Ochefu, Reynolds, Bridges prepared to anchor elite defense



Larry Flynn

Last year’s win against Michigan was unforgettable. Sure, Villanova beat a big-name program ranked in the top 20, propelling the Wildcats to a 5-0 start. The true significance of the Wildcat’s win, however, came in the closing moments of the game. 

With their opponent up one, the Wolverines ran a smooth out-of-bounds play which gave Zak Irvin a chance at an open dunk.

A seemingly open dunk. 

Quickly turning around, senior captain JayVaughn Pinkston cleanly stuffed Irvin at the rim, securing the win for the Wildcats. 

It was a statement win for Villanova because Pinkston and the rest of the Wildcats showed they could lock down an opponent defensively when it mattered most. For Michigan, it was the beginning of a downward spiral that culminated in one of the most frustrating seasons for the Wolverines in recent memory.

That’s the type of impact defense can have on a team.

While Villanova was known for its offensive production, the 2014-15 Wildcats were a supremely underrated defensive team. They held opponents to only 60.92 points per game, tops in the Big East Conference, on 40.5 percent shooting.

Pinkston will be remembered for his game-saving block, but the production of other senior leaders will not be forgotten. Darrun Hilliard, currently on the Detroit Pistons, averaged a team-high 1.8 steals per game. Don’t forget about Dylan Ennis, who pressured opposing point guards starting at half-court, causing turnovers and making an impact in last year’s 33 wins.

The Wildcats have holes to fill, but the team will be bringing back its star defensive talent, Daniel Ochefu. After blocking a team-high 1.4 blocks per game last year, Ochefu will be the anchor this team needs to excel defensively.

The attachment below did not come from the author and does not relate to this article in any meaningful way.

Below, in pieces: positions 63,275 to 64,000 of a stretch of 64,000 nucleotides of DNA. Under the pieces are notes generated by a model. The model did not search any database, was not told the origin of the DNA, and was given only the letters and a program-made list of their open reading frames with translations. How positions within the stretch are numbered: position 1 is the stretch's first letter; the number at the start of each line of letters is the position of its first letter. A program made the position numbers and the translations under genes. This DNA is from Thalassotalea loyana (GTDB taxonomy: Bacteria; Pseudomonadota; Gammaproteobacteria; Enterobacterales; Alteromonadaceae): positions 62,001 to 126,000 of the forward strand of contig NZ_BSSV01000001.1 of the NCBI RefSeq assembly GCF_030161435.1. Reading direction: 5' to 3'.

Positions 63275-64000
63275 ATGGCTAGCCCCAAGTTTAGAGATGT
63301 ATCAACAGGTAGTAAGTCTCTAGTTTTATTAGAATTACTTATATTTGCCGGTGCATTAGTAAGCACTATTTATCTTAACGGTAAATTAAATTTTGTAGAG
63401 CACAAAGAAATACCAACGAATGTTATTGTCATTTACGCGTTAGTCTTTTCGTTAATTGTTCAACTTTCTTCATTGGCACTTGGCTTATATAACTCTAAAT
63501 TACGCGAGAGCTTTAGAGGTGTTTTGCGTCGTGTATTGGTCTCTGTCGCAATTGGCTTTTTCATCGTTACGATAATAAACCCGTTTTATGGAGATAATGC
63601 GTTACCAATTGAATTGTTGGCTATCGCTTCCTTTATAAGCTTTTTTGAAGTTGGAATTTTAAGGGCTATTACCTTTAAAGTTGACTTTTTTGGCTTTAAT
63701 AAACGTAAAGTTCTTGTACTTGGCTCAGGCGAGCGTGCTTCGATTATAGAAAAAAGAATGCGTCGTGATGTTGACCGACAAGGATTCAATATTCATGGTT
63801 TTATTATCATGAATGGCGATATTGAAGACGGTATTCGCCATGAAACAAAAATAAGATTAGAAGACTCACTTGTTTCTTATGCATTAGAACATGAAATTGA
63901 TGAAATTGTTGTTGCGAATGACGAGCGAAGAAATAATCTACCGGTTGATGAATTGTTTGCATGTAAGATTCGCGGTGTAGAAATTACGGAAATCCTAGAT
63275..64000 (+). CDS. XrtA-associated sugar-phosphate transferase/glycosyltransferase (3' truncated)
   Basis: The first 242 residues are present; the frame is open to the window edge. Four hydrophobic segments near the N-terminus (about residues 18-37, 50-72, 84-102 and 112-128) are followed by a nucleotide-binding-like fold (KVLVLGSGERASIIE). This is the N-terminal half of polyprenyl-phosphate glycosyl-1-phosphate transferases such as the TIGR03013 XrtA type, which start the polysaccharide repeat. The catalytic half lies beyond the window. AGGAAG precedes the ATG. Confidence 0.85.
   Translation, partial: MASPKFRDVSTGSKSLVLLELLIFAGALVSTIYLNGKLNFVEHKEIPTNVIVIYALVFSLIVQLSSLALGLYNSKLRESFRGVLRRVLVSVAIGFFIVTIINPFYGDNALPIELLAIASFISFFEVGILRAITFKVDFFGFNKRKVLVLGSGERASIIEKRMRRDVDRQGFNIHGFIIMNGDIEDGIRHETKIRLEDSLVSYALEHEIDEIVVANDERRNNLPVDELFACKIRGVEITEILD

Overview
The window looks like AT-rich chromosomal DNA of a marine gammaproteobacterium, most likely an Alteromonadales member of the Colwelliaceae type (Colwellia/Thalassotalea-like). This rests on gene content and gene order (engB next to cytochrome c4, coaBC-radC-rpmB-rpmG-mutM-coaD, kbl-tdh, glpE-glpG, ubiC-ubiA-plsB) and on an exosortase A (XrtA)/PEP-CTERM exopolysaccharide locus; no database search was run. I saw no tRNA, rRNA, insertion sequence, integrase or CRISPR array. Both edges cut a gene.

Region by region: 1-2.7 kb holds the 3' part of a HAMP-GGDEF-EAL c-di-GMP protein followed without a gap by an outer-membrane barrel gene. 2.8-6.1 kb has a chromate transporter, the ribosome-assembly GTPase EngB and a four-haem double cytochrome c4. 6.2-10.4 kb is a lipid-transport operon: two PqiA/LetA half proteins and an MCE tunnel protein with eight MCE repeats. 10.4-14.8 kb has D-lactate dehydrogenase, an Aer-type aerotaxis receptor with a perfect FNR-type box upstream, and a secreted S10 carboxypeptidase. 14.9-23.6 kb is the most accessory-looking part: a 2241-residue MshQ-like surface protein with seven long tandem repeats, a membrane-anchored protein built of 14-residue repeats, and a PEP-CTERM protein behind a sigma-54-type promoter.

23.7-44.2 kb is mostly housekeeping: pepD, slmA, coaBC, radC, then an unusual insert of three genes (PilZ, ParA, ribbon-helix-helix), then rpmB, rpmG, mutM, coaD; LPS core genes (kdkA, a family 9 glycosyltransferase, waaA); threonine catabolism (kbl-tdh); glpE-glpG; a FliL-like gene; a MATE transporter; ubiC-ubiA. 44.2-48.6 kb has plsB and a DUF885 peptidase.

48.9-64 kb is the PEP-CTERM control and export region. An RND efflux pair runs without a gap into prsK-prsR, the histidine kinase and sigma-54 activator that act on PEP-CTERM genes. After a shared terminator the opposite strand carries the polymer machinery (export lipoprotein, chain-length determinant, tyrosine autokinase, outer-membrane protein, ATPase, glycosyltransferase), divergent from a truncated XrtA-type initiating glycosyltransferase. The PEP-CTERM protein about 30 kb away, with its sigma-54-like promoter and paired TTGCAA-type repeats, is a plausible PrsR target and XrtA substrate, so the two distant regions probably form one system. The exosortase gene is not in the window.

“I make sure my guys know they can be really aggressive on the ball,” Ochefu said. “Even if they get blown by, I’m always there to help.”

A 6-11 defensive menace is a luxury most teams don’t have. Ochefu is the perfect cornerstone on which to build an elite defensive team, but as Ochefu knows himself, this team has to keep a consistent focus on improving their defensive game throughout the season.

“Overall, our defense has to get better,” Ochefu said. “That’s the same answer now as it’ll be in March. If we go into the season with the mentality that we have to get better every single day at every little thing, I think we’ll be a great team.”

The Wildcats have already taken steps to become a lock-down defensive team during practices. The potential for an elite defensive team has been clear this preseason, according to defensive-minded center Darryl Reynolds.

“It’s definitely high intensity,” Reynolds said of the team’s preseason workouts. “We’re at a point where we are working very hard on our defense and our conditioning and that we can rebound at a high level for 40 minutes.”

After years of waiting his turn, Reynolds will be thrust into the spotlight this season. Known for his shotblocking and rebounding ability, Reynolds will be relied upon to replace some of Pinkston’s production.